Adoption charities have hit out at the government for failing to fund and resource adoption support, which they claim is “conspicuous by its absence” from the political agenda.
Eight leading charities said in a joint statement today that the system for adoption support focuses on “assessment rather than delivery, struggles to develop cross-boundary partnerships between social care, health and educational services and is severely under-funded”.
The charities include Barnardo’s, Adoption UK and the British Association of Adoption and Fostering (BAAF).
They welcomed the coalition’s focus on adoption, but added: “Adoption support is conspicuous by its absence from the government’s current agenda and funding.”
The charities have called on the government to invest £5,000 in support and training for each new adoptive family after new research found it would yield a social return worth more than £1m. This was calculated on the basis of savings to the state from taking a child out of the care system.
Last night a BBC documentary highlighted the plight of older children waiting to be placed. A Home for Maisie followed adopter parents Jim and Sue for a year as they tried to adopt eight-year-old Maisie who had two placement breakdowns behind her.
The charities said the documentary emphasised the need for child protection teams to intervene “far earlier and with much more focus and decisiveness where children are in abusive and neglectful family situations, and for courts to reduce decision-making delays”.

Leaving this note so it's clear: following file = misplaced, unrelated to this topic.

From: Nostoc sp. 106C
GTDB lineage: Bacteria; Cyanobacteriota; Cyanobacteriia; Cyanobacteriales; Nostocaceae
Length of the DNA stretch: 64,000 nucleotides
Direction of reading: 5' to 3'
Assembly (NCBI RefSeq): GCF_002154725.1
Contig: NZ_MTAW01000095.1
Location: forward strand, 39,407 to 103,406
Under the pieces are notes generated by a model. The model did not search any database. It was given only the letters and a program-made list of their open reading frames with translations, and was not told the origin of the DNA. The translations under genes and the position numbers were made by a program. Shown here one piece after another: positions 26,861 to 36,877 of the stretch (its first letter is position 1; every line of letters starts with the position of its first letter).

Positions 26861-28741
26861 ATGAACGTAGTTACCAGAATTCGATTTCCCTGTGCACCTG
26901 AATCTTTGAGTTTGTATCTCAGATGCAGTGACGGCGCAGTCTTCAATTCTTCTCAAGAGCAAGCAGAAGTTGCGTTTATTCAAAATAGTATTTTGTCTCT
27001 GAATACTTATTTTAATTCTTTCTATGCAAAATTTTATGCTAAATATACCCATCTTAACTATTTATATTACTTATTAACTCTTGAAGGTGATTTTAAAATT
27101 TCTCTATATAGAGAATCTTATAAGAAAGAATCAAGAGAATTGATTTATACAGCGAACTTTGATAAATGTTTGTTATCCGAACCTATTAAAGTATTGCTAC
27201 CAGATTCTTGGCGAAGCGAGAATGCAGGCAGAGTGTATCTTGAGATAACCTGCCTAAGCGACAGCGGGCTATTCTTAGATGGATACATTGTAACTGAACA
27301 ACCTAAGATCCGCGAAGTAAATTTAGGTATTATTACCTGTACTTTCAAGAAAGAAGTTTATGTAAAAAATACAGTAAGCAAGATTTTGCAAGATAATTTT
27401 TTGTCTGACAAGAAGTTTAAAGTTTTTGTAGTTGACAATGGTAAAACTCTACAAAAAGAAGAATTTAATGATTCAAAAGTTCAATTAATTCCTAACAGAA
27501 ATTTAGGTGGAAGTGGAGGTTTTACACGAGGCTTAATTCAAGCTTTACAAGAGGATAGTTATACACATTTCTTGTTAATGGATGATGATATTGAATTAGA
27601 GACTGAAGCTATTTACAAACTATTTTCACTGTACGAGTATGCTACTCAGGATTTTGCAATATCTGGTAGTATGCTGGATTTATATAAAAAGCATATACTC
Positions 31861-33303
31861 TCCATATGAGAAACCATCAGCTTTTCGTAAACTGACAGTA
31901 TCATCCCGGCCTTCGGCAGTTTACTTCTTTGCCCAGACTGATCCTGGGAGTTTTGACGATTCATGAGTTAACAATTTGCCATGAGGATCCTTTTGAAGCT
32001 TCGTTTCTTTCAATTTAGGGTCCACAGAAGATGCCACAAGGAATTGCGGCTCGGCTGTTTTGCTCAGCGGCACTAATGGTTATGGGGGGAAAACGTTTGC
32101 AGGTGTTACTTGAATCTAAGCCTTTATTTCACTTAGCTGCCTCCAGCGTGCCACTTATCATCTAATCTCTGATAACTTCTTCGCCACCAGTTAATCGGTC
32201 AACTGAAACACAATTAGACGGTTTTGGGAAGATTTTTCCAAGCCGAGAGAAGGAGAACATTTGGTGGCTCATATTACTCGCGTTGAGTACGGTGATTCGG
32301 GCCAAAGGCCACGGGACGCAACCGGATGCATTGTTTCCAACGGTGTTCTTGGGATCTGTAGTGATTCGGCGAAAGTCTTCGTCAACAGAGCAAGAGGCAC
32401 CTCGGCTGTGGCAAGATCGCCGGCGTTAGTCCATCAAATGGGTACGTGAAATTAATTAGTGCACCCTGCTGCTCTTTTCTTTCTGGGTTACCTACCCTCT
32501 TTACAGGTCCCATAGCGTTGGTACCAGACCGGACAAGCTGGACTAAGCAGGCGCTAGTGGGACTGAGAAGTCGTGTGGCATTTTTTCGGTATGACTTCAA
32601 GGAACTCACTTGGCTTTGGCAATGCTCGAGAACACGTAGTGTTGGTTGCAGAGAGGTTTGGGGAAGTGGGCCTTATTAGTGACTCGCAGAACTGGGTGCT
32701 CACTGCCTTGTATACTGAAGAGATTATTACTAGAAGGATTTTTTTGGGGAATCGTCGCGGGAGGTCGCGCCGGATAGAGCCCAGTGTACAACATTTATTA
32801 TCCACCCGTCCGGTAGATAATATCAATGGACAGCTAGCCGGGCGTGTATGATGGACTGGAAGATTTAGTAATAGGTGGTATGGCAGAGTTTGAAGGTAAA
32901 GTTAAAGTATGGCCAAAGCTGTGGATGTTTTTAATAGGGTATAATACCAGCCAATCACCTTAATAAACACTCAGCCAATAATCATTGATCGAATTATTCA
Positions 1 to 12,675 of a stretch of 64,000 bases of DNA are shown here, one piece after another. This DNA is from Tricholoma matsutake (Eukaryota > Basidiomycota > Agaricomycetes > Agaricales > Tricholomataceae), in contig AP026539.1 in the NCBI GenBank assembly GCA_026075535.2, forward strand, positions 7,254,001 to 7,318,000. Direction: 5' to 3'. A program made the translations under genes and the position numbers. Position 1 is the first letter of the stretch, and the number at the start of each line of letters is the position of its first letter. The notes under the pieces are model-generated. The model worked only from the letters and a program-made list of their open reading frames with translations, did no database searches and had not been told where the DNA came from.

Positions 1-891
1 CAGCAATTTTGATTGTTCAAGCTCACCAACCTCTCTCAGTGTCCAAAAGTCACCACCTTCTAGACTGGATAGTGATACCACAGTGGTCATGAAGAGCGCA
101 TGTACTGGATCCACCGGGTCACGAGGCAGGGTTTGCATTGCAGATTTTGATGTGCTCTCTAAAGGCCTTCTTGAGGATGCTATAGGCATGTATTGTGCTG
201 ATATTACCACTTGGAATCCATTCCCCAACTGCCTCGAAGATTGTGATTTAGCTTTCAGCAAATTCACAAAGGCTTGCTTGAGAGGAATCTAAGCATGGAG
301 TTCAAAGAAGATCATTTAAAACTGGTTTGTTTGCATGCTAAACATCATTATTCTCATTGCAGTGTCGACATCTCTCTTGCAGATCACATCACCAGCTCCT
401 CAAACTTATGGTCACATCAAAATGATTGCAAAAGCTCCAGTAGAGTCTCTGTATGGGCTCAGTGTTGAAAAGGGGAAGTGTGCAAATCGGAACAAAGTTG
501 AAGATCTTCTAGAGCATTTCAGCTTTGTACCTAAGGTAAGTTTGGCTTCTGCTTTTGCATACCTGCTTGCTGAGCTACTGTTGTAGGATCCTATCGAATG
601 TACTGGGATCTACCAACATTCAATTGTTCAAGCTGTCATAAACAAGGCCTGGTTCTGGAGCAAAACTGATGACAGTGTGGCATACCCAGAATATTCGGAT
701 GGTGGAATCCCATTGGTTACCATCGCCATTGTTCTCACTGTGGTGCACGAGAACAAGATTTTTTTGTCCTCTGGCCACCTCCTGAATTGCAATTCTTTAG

Jonathan Pearce, chief executive of Adoption UK, said the documentary reflected the reality for many families of parenting traumatised children adopted from the care system.
“We need to do more to improve how we support those families and increase further the number of successful adoptions,” he said.
Chris Smith, interim director of the Consortium of Voluntary Adoption Agencies (CVAA), said adopters needed thorough preparation and lifelong support. “However, such skilled and long-term support is costly and CVAA welcomes A Home for Maisie as a means of highlighting the need for and the indisputably positive impact of adoption support.”
Updated adoption guidance launched by the government in February focused on ensuring adoptions were not delayed while practioners waited for perfect ethnic matches. However, it was criticised by adoption charities for failing to address systemic delays and problematic post-adoption support, which they claimed led to high rates of placement breakdown.
What do you think? Join the debate on CareSpace
Keep up to date with the latest developments in social care. Sign up to our daily and weekly emails